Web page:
History of the Smoky Mountains
Today, the Great Smoky Mountains National Park contains over 521,000 acres covering areas in Tennessee and North Carolina. However, the Park was not created until September 2, 1940 when President Franklin Delano Roosevelt held the dedication. The land was originally donated to the Federal Government in 1934 by the people that resided in the states that now house one of the most beautiful National Parks in the country.
The Park movement was born in 1923 when Mrs. Willis P. Davis of Knoxville visited the American West. She soon realized that the mountain area now known as the Smoky Mountains, full of and majestic mountains, wildlife, rivers, and lush valleys also deserved the status of being called a National Park.
Initially, support was minimal and many debated about who should buy the land and whether the land should become a National Park or a National Forest. During the beginning of rising support came a call for an improved roadway between Knoxville, Tennessee and Asheville, North Carolina rather than a call for the Park itself. Eventually, through the leadership of Colonel David Chapman, a National Park became a reality.
Winning the local support was just the beginning of the battle. Even though the Smoky Mountain area was the top choice among 60 other potential sites, the Federal Government did not make Federal money available to acquire the land. By 1926, the authorization finally came through from Congress, and the along came the birth of the Great Smoky Mountains National Park.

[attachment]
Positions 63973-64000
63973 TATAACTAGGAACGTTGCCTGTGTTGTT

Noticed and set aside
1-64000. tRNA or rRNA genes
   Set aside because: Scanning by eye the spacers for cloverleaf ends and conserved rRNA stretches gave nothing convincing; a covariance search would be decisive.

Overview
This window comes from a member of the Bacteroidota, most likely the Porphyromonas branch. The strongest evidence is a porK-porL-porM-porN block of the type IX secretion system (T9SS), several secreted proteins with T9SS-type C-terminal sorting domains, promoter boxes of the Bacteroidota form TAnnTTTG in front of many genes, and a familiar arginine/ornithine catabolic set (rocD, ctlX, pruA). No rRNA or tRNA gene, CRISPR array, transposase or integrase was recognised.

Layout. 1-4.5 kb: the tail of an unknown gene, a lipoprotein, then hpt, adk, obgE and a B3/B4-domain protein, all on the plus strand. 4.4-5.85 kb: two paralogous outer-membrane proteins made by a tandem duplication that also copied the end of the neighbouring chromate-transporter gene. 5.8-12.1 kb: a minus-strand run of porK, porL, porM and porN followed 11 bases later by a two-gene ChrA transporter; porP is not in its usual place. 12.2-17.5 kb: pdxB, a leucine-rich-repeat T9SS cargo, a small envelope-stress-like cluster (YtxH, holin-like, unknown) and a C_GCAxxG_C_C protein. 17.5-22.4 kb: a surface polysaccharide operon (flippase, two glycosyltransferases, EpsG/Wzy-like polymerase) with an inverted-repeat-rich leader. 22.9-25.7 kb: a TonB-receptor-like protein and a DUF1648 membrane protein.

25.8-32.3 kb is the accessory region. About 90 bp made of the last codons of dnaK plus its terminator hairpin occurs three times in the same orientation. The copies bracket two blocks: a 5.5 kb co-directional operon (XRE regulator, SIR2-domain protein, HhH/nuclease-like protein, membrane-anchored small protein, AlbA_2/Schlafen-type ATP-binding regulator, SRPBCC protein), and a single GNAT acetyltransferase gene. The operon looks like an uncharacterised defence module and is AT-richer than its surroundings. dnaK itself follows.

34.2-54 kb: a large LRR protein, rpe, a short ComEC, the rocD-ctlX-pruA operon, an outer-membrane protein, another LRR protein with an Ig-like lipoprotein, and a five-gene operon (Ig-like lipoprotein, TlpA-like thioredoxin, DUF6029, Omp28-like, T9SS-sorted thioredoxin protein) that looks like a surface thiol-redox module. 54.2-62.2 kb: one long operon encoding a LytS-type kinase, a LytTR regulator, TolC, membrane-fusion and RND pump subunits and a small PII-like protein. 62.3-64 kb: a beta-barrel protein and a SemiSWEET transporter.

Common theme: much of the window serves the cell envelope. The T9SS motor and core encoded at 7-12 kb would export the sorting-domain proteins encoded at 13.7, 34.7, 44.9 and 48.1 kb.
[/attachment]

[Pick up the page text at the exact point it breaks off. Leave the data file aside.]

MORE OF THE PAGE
The initial funds were raised by the Park Commissions to purchase 6,600 tracts of land that would make up the new National Park. This was not where the fund raising ended. School children donated pennies as well as thousands being donated by large benefactors. Through the incredible Park Movement, $2.5 million was raised in pledges as well as another $2.5 million from the two states that would house this National Park.
Pledges became nearly impossible to collect with the onset of the Great Depression. It was quickly realized that more money was needed to make this dream a reality. With a last minute plea to Congress, a miracle happened. The Rockefeller family gave $5 million to have the Park completed. To honor this incredible deed, a memorial was place at Newfound Gap. To complete the purchase of the land, the Federal Government supplied the remaining $1.55 million.
The dedication by President Roosevelt in 1940 came after Congress officially established the Park as The Great Smoky Mountains National Park and care was handed over to the National Park Service. The long and often dismal journey to create a National Park in the Smoky Mountains of East Tennessee and North Carolina became a reality in 1940, allowing many future generations to enjoy the benefits of such an incredible place of beauty and magnificence.